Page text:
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Essmd, at the end of the day it is up to the drone owner.  Rather than mess with warrantee and to keep it simple I purchased two chargers.  This gives me some redundancy when I am 'in the bush'.  The other advantage is that I can charge two items at a time.  I do have dual batteries in my vehicle and a third battery in my camper.  I use a solar panel to keep everything running as I am often away for weeks at a time.  

Multi chargers have their place but if you are concerned with your car battery running flat then don't use it.  Simply charge one item, check your car battery and run the motor during charging if it looks like you are running low..  I have  multiple batteries for the drone and can keep everything running including the fridge, water pump, lighting, drone, etc with a 120w solar panel essentially without limit.  

If you wish to use the multi ganged chargers then check your car battery so you don't flatten it and cannot start your motor.  

I plan my days to share the available charge from the solar panel or by running the car and have never had a problem because I monitor the battery voltage.  A multimeter is cheap insurance.
The DC to DC inverters are a fantastic technology and one solution but will this void your drone warrantee or shorten their life?
The issue of efficiencies has been raised but you need to also consider the chemical losses when charging batteries.  Eg use say 50w of battery and you will probably need 125w to charge it.  The DC - DC inverter may not be as efficient as the 12v to 240/220 volt inverter.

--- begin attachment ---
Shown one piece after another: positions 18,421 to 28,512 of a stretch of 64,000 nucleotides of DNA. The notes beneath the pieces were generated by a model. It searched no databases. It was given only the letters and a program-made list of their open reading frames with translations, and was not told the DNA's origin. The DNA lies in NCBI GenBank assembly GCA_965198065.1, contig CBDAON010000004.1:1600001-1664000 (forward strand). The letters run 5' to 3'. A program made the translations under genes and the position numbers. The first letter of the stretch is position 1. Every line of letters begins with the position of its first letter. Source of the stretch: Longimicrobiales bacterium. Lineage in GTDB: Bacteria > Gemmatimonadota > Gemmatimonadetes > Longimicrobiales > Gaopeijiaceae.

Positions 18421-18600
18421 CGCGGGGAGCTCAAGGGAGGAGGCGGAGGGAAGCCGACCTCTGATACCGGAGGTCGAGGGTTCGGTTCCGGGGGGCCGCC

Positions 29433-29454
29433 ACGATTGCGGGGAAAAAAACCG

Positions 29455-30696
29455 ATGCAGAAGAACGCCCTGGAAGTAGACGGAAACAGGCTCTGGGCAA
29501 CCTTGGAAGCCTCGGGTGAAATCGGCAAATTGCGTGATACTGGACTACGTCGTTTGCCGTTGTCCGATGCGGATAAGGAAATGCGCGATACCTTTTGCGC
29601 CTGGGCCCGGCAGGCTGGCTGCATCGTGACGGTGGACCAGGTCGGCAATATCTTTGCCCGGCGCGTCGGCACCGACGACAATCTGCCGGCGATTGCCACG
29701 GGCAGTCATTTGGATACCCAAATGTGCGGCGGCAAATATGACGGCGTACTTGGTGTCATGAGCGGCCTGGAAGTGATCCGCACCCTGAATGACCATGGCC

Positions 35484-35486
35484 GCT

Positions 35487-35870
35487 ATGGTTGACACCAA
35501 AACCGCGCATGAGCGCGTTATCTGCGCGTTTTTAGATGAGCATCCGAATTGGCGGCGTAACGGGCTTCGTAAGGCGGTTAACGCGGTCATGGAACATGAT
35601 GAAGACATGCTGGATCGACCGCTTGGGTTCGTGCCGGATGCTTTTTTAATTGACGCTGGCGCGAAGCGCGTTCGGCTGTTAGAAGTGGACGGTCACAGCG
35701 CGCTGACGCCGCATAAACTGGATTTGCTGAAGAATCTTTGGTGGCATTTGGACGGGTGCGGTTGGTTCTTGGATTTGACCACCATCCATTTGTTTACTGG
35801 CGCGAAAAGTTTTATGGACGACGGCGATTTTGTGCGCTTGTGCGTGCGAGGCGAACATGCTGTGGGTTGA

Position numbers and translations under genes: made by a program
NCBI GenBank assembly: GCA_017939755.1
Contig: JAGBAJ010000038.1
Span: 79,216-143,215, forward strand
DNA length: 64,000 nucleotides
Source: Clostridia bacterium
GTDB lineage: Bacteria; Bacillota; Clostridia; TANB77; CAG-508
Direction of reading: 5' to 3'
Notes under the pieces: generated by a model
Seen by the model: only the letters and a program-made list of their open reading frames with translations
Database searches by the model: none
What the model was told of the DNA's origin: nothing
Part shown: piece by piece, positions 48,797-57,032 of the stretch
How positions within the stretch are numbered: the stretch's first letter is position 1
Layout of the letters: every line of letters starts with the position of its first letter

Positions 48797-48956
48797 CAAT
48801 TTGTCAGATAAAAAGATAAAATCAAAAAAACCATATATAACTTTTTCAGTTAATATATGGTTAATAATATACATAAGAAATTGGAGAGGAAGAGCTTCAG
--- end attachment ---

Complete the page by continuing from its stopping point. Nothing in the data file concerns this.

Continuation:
For reliability keep it simple and use the DJI charger to ensure warrantee.

You can make it as complicated using fantastic technologies or keep it simple.  I like the simple as it does not void warrantee and looks after those expensive batteries in the drone.  A cheap generator was considered but I did not get one as they cannot be used in many places where we camp and some have dirty power.

Nifty


2015-9-24
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Kit Walker
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Neville Posted at 2015-9-19 18:35
People,
You do not need a pure sine wave inverter and it won't drain your car battery with one full ...

This is my understanding too. Pure sine is really only for electrical equipment that requires are very steady/consistent stream of power. Like a computer hard drive may become damaged if the power levels fluctuate.., however this is not a problem for most devices.

I am not sure if it's required for charging batteries or not. I was actually looking into this myself, but got sidetracked.
2015-9-26
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Neville
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Kit Walker Posted at 2015-9-27 05:30
This is my understanding too. Pure sine is really only for electrical equipment that requires are  ...